Details for Numerical Tool and Process Control Programmers
Develop programs to control machining or processing of parts by automatic machine tools, equipment, or systems.
- Write programs in the language of a machine's controller and store programs on media such as punch tapes, magnetic tapes, or disks.
- Determine the sequence of machine operations, and select the proper cutting tools needed to machine workpieces into the desired shapes.
- Revise programs or tapes to eliminate errors, and retest programs to check that problems have been solved.
- Analyze job orders, drawings, blueprints, specifications, printed circuit board pattern films, and design data to calculate dimensions, tool selection, machine speeds, and feed rates.
- Write instruction sheets and cutter lists for a machine's controller to guide setup and encode numerical control tapes.
- Observe machines on trial runs or conduct computer simulations to ensure that programs and machinery will function properly and produce items that meet specifications.
- Enter computer commands to store or retrieve parts patterns, graphic displays, or programs that transfer data to other media.
- Modify existing programs to enhance efficiency.
- Determine reference points, machine cutting paths, or hole locations, and compute angular and linear dimensions, radii, and curvatures.
- Sort shop orders into groups to maximize materials utilization and minimize machine setup time.
- Compare encoded tapes or computer printouts with original part specifications and blueprints to verify accuracy of instructions.
- Perform preventative maintenance or minor repairs on machines.
- Prepare geometric layouts from graphic displays, using computer-assisted drafting software or drafting instruments and graph paper.
- Draw machine tool paths on pattern film, using colored markers and following guidelines for tool speed and efficiency.
- Enter coordinates of hole locations into program memories by depressing pedals or buttons of programmers.
- Align and secure pattern film on reference tables of optical programmers, and observe enlarger scope views of printed circuit boards.
- Realistic - Realistic occupations frequently involve work activities that include practical, hands-on problems and solutions. They often deal with plants, animals, and real-world materials like wood, tools, and machinery. Many of the occupations require working outside, and do not involve a lot of paperwork or working closely with others.
- Investigative - Investigative occupations frequently involve working with ideas, and require an extensive amount of thinking. These occupations can involve searching for facts and figuring out problems mentally.
- Conventional - Conventional occupations frequently involve following set procedures and routines. These occupations can include working with data and details more than with ideas. Usually there is a clear line of authority to follow.
Education, training, experience
- Education - Most occupations in this zone require training in vocational schools, related on-the-job experience, or an associate's degree.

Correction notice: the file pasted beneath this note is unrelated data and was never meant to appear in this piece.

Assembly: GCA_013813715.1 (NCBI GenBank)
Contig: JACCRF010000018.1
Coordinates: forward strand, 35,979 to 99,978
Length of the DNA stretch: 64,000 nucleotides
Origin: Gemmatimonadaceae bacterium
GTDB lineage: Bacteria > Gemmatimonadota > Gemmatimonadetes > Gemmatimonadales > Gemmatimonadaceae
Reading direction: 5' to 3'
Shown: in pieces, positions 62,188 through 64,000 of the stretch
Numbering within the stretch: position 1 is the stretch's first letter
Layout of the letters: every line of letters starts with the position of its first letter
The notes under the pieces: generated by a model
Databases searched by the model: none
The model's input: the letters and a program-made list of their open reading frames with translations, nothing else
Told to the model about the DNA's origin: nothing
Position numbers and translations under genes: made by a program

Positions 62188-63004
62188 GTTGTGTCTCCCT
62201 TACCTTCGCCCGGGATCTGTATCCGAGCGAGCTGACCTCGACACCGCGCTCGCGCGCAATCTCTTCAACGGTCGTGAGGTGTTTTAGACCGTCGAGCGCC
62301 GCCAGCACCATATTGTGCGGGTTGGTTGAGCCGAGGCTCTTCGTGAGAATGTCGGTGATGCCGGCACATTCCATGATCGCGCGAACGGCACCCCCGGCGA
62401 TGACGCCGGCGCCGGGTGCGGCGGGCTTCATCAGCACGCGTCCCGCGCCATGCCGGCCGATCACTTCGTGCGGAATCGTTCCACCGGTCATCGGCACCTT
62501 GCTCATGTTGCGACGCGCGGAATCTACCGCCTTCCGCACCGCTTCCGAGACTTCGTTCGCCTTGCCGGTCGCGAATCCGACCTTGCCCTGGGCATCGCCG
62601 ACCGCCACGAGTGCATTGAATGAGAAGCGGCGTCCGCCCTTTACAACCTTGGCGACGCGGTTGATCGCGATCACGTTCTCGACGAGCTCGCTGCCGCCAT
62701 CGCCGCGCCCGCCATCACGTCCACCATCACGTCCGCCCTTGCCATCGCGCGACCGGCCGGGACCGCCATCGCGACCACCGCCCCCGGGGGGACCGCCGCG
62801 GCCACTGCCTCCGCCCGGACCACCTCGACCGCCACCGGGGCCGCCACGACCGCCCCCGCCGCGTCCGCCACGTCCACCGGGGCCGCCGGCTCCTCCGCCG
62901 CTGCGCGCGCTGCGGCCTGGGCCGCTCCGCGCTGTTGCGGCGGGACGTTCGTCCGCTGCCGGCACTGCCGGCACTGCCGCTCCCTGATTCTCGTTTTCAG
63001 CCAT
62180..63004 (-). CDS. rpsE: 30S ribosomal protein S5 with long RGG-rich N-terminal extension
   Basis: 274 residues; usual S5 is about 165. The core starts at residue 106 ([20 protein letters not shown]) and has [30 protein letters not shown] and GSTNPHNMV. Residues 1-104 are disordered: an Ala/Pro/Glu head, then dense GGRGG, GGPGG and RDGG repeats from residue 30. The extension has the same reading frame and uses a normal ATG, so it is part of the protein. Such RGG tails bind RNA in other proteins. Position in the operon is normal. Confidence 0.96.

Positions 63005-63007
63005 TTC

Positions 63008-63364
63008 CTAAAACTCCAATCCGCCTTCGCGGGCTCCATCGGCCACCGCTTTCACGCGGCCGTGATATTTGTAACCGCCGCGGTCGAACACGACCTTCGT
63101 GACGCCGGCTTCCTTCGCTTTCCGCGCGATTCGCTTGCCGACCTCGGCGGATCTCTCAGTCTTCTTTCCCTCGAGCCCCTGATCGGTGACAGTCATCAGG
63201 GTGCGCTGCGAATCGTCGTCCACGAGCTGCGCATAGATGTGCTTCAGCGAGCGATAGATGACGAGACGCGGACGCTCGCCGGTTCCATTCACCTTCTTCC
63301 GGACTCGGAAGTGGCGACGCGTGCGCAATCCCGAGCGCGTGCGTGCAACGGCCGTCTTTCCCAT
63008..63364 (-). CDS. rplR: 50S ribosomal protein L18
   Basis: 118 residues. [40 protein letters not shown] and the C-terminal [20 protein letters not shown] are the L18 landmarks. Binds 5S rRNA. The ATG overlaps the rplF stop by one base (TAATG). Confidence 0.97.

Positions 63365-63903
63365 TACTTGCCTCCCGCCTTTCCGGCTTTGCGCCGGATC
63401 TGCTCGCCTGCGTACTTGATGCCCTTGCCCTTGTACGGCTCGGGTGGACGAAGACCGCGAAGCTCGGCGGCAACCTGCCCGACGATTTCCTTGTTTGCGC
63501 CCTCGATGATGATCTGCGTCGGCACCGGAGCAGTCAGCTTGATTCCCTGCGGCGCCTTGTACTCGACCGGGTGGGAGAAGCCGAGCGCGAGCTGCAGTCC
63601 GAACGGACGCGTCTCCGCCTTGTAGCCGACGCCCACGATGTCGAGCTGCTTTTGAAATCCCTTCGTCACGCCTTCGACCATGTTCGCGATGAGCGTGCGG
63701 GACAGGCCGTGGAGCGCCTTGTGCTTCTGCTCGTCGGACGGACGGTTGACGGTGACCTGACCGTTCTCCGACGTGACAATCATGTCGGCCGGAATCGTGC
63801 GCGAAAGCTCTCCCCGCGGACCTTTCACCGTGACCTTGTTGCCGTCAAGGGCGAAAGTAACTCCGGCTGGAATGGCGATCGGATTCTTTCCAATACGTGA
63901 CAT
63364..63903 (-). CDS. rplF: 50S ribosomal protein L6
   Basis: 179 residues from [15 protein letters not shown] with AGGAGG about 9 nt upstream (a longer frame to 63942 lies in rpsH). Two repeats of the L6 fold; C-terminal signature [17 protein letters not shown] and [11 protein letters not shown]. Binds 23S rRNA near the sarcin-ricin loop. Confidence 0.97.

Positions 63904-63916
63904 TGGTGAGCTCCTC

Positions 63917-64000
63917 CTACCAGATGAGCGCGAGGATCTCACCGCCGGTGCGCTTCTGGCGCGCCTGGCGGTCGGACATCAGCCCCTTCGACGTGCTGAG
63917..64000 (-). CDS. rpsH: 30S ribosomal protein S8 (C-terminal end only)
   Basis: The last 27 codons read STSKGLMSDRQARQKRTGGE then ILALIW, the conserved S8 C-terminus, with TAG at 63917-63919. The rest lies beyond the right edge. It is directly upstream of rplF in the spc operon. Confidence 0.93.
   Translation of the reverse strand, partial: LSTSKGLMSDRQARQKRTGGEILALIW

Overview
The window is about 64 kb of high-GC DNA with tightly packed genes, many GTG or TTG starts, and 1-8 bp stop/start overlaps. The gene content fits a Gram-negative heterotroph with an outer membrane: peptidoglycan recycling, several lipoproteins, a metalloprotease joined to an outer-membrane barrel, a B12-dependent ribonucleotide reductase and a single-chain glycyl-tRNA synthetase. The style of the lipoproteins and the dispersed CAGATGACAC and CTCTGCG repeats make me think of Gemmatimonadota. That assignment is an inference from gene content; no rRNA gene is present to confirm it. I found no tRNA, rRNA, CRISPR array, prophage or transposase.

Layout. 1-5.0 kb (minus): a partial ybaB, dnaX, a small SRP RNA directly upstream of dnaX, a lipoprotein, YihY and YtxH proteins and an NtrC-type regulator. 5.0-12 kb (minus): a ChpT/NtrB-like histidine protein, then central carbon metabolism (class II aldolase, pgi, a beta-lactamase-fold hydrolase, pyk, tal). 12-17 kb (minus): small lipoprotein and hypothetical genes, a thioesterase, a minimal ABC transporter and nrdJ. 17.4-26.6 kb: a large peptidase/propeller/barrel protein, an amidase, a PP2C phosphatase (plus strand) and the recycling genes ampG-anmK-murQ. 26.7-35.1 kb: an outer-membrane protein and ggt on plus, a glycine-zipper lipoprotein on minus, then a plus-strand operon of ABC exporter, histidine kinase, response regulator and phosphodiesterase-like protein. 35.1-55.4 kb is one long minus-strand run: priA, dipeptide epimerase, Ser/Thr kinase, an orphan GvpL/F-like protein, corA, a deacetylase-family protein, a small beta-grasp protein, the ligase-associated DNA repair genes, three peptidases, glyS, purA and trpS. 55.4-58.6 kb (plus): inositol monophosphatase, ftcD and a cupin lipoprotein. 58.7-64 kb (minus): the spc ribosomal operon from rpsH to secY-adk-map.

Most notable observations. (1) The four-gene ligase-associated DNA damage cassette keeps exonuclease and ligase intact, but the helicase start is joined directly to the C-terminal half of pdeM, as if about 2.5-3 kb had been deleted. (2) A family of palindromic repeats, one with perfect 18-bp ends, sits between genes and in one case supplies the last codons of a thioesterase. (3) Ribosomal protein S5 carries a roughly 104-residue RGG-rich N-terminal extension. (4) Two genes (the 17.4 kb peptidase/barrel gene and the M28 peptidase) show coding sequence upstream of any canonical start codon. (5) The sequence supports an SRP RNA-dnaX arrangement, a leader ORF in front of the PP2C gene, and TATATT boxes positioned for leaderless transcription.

- Training - Employees in these occupations usually need one or two years of training involving both on-the-job experience and informal training with experienced workers. A recognized apprenticeship program may be associated with these occupations.
- Experience - Previous work-related skill, knowledge, or experience is required for these occupations. For example, an electrician must have completed three or four years of apprenticeship or several years of vocational training, and often must have passed a licensing exam, in order to perform the job.
- Engineering and Technology - Knowledge of the practical application of engineering science and technology. This includes applying principles, techniques, procedures, and equipment to the design and production of various goods and services.
- Mathematics - Knowledge of arithmetic, algebra, geometry, calculus, statistics, and their applications.
- Computers and Electronics - Knowledge of circuit boards, processors, chips, electronic equipment, and computer hardware and software, including applications and programming.
- Mechanical - Knowledge of machines and tools, including their designs, uses, repair, and maintenance.
- Reading Comprehension - Understanding written sentences and paragraphs in work related documents.
- Mathematics - Using mathematics to solve problems.
- Critical Thinking - Using logic and reasoning to identify the strengths and weaknesses of alternative solutions, conclusions or approaches to problems.
- Active Learning - Understanding the implications of new information for both current and future problem-solving and decision-making.
- Monitoring - Monitoring/Assessing performance of yourself, other individuals, or organizations to make improvements or take corrective action.
- Programming - Writing computer programs for various purposes.
- Operation Monitoring - Watching gauges, dials, or other indicators to make sure a machine is working properly.
- Computer Security Specialists
- Computer, Automated Teller, and Office Machine Repairers
- Computer-Controlled Machine Tool Operators, Metal and Plastic
- Mathematical Technicians
- Model Makers, Metal and Plastic